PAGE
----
Thereafter, if it is desired to receive a channel programmed in a memory unit of memory 50 other than the first address or memory unit 511, for example, if it is desired to receive channel "three" which has been programmed in the second memory unit 512, the switch S2 of the address selecting circuit 70 is manually closed and, as previously described in connection with the programming mode of operation, the address counter 71 counts the pulses A9 until the 4-bit code from address counter 71 addresses the second memory unit 512 for causing read out of the channel identifying code and band indicating code stored in that memory unit during the programming of channel "three" in memory unit 512. When the code from address counter 71 addresses the memory unit corresponding to closed switch S2, decoder 72 provides the signal "0" on the respective output line L2 so that transistor 77 is turned OFF and its collector output rises from "0" to "1". Such rise in the collector output of transistor 77 triggers monostable multivibrator 45 and, as previously described, the output from monostable multivibrator 45 results in the production of a load pulse PB from inverter 48. In response to the load pulse PB, the channel identifying code being read out of memory unit 512 correspondingly changes the states of the flip-flops of the counter 40 so that the latter provides the corresponding channel identifying code B1, B2 . . . B14 to pulse width modulator 91. Therefore, the output pulse PW obtained from modulator 91 during each circulating period of the circulating code A1,A2 . . . A14 has its width determined by the channel identifying code so as to result in an analog control voltage Ex from low pass filter 92 to tuner 100 sufficient to cause the latter to establish the receiving frequency for channel "three".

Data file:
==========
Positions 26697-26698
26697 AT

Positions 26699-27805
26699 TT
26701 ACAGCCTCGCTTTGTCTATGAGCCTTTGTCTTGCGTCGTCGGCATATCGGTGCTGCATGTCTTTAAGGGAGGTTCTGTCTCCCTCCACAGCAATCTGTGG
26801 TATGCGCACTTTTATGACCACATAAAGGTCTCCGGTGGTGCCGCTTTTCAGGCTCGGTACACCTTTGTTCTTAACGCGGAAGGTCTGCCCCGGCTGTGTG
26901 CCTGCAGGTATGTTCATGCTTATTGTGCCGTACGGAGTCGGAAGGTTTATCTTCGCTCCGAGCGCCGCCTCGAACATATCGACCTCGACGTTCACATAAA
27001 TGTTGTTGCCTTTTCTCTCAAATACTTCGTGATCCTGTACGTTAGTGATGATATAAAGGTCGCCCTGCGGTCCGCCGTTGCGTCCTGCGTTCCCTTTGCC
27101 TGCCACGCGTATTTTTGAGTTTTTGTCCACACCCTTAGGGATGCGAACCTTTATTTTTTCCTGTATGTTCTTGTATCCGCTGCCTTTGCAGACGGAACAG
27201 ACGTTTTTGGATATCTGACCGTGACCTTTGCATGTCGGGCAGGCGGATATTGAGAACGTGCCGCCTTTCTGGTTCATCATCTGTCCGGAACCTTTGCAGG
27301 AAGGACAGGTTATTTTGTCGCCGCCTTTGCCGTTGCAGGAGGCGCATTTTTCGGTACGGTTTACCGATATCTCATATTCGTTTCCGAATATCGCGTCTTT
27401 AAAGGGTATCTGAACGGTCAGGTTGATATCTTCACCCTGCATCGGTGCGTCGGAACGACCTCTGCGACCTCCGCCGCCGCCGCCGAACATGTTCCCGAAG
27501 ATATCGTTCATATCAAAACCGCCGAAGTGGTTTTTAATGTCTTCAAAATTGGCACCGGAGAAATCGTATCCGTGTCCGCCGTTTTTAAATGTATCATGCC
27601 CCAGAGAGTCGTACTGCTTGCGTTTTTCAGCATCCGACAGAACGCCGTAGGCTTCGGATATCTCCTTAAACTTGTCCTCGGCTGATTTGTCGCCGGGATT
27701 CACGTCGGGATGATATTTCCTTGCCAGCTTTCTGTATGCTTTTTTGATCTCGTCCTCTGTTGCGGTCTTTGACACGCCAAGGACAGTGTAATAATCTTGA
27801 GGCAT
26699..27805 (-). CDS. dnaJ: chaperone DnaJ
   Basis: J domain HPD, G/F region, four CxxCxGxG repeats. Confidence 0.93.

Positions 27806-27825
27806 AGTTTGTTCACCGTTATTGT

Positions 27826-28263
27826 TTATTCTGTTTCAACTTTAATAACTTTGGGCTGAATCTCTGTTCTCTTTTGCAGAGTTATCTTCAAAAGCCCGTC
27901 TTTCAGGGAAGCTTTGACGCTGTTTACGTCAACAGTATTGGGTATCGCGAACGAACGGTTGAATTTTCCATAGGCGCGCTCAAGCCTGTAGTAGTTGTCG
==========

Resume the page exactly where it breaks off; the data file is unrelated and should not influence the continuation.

It will be apparent that the channels programmed in the other memory units 513 -5116 may be similarly selectively received merely by manual closing of a respective one of the address selecting switches S1 -S16.